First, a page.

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Thursday, January 2, 2020

What is the difference between *p,**p, ***p in pointers?

Well, before spotting out the differences between *p, **p and ***p in pointers, I will first share what pointer is…



So, what is a pointer?

A pointer is a variable that contains the address in memory of another variable. We can have a pointer to any variable type. The unary or nomadic operator & gives the ``address of a variable''. The indirection or dereference operator * gives the ``contents of an object pointed to by a pointer''.

To declare a pointer to a variable do:


 int *p;

Now, *p vs **p vs ***p????

*p: *p is a pointer to a variable, as shown below. It is also called a single pointer. The single pointer has two purposes: to create an array and to allow a function to change its contents (pass by reference).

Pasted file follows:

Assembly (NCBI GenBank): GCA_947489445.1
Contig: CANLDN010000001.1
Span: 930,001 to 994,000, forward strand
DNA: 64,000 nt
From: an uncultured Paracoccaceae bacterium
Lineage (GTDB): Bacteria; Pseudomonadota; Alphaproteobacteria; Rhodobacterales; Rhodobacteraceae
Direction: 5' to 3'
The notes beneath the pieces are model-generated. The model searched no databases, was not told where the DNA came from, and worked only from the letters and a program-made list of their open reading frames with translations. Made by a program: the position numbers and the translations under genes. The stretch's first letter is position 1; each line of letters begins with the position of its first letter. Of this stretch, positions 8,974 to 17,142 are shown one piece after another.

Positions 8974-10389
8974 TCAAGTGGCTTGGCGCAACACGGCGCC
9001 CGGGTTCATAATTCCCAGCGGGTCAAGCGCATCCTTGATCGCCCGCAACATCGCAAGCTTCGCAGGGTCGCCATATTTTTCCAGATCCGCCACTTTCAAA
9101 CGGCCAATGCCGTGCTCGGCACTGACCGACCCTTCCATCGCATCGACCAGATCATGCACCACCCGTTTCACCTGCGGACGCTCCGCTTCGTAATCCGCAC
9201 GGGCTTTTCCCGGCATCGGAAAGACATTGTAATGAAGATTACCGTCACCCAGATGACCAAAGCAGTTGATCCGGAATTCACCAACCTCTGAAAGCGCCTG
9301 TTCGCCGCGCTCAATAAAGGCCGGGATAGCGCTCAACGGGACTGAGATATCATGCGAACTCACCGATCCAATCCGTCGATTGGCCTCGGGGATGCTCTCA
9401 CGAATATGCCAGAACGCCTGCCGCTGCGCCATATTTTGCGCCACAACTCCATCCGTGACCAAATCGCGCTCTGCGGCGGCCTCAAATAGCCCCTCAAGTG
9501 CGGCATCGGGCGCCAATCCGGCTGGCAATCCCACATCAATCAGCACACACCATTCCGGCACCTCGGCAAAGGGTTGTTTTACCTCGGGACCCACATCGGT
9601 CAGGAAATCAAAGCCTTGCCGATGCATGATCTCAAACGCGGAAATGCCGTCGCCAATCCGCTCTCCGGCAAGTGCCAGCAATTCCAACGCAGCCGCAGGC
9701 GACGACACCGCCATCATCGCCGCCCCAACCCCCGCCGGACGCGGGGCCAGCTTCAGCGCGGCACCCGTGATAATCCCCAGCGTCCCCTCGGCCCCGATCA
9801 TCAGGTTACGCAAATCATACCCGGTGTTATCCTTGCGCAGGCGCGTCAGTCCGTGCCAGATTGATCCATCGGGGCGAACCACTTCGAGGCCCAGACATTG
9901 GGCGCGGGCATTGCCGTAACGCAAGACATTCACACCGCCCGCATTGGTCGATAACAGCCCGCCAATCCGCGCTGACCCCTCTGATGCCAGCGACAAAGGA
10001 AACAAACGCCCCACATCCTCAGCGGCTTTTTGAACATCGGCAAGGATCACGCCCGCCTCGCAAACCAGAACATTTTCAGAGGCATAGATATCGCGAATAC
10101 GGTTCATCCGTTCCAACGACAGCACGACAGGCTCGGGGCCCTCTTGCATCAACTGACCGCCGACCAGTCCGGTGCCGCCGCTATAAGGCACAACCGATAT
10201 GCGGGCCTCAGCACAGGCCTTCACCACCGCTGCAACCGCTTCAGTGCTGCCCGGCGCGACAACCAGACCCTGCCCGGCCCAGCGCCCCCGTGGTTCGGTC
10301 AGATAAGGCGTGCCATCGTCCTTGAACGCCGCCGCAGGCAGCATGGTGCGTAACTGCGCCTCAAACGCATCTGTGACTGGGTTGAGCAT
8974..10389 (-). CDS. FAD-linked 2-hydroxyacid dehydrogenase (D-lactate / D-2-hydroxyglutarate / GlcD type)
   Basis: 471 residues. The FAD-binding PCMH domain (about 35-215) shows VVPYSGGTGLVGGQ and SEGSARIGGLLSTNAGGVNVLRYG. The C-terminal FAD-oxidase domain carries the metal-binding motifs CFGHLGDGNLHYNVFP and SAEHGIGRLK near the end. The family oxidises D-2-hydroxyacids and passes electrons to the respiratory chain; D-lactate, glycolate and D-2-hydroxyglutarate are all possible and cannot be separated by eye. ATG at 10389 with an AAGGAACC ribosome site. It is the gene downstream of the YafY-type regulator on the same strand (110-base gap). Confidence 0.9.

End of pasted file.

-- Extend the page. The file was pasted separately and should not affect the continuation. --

**p: **p is a pointer to a pointer variable, also called a double-pointer. It is a form of multiple indirections or a chain of pointers. When we define a pointer to a pointer, the first pointer contains the address of the second pointer, which points to the location that contains the actual value as shown below. The double-pointer can be used in a 2D array (or array of arrays, since each "column" or "row" need not be the same length).



***p: ***p is a pointer to a double pointer, rather a pointer to a pointer to a pointer variable, as shown below. It is mostly called a triple pointer. It is an even higher level of multiple indirections or pointer chaining. A triple pointer is used to traverse an array of pointers.



Implementing *p, **p and ***p…




Output





#c #c++ #pointers

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